October 8, 1981: Presidents Reagan, Nixon, Ford, and Carter share a drink at the White House
Egyptian President Anwar Sadat was assassinated on October 6, 1981. President Reagan, who had survived his own assassination attempt just six months earlier, decided the risk was too great for him to attend Sadat’s funeral. Instead he asked the three former presidents to serve as the American delegation.
The New York Times reported their gathering before embarking on their mission:
The former Presidents, along with Mr. Carter’s wife, Rosalynn, arrived at the White House at 6:52 P.M. They were met by Mr. and Mrs. Reagan and by several hundred White House employees who burst into applause as Mr. Carter stepped from the helicopter with a salute to the Marine guard. The applause mounted when Mr. Ford and finally Mr. Nixon deplaned, as each of them had many times in their Presidencies.
Over cocktails in the Blue Room, according to a White House spokesman, Mr. Ford and Mr. Nixon told Mr. Reagan that he was wise not to go to Cairo.
Mr. Reagan, lifting his glass in a toast to his three predecessors, said, ”Ordinarily, I would wish you happy landing, but you’re all Navy
men so I wish you bon voyage.”
Standing in a circle that also included Vice President Bush, the five men talked of Mr. Sadat and paid tribute to his memory. Later, just after darkness fell, they returned to the South Lawn, followed by Mrs. Carter in a dark raincoat and Mrs. Reagan in a bright red one.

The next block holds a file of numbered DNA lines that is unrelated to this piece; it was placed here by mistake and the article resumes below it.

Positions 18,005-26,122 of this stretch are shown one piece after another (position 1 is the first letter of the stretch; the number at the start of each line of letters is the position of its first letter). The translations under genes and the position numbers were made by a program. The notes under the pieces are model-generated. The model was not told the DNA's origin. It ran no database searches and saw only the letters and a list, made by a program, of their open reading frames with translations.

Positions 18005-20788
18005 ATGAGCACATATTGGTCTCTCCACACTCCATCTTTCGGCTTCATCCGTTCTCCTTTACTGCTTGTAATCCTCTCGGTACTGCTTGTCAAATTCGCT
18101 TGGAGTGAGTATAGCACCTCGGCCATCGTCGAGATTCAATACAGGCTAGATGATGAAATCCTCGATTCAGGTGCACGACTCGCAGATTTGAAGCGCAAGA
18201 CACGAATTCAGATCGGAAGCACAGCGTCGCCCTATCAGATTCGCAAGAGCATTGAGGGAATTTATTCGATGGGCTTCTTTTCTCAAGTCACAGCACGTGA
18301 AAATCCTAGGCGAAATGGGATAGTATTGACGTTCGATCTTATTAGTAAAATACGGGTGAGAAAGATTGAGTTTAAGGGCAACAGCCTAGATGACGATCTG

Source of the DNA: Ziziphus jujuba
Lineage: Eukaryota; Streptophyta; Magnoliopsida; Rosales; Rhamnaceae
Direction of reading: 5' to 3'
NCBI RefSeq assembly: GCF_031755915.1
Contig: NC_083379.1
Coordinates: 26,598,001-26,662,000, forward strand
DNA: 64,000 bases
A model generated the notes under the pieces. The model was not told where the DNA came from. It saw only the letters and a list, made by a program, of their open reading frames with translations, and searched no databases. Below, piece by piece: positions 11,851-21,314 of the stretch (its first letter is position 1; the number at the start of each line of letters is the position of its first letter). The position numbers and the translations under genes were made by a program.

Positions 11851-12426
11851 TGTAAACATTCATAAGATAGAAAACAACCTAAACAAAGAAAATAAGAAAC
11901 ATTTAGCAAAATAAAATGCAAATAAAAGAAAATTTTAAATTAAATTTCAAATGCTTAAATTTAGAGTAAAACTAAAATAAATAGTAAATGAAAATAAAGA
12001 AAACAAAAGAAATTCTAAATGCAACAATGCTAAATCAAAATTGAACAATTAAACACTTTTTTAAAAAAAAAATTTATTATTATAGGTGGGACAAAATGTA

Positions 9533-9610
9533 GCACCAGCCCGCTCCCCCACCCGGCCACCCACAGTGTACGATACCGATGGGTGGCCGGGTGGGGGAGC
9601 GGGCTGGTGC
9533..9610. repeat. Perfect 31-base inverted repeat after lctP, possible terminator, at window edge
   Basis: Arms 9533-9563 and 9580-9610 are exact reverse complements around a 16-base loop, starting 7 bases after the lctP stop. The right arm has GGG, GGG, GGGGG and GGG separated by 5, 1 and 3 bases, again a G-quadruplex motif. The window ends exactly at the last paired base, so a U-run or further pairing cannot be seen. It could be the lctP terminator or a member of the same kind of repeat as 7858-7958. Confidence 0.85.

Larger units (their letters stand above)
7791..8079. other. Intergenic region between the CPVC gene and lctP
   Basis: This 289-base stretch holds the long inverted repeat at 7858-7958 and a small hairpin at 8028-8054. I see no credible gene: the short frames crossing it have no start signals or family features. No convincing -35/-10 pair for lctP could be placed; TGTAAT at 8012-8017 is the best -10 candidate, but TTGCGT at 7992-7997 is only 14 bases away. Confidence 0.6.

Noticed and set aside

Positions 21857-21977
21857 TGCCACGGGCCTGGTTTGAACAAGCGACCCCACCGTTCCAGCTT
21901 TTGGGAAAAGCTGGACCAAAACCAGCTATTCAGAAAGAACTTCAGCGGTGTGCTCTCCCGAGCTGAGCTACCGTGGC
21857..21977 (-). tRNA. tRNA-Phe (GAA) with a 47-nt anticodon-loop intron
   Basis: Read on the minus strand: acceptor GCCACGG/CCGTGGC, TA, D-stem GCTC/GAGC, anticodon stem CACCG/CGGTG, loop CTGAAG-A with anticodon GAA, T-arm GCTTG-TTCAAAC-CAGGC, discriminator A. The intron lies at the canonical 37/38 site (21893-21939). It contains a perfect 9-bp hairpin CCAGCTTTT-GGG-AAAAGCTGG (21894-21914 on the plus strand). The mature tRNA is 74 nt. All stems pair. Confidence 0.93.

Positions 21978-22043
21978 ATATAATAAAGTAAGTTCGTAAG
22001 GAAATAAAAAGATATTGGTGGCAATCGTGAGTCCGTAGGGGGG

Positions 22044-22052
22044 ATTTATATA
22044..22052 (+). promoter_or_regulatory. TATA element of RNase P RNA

As the former Presidents listened in silence, Mr. Reagan thanked them for undertaking the mission of representing the United States at the funeral, then spoke again of Mr. Sadat. At the end of the tribute, Mr. Reagan’s eyes appeared to glisten with tears. ”Anwar Sadat, a man of peace in a time of violence, understood his age,” Mr. Reagan said. ”In his final moments, he, as he had all during his days, stood in defiance of the enemies of peace, the enemies of humanity.”
Then, addressing those he called enemies of peace ”who rejoice in the death of Anwar Sadat,” Mr. Reagan added: ”In life, you feared Anwar Sadat, but in death you must fear him more. For the memory of this good and brave man will vanquish you. The meaning of his life and the cause for which he stood will endure and triumph.”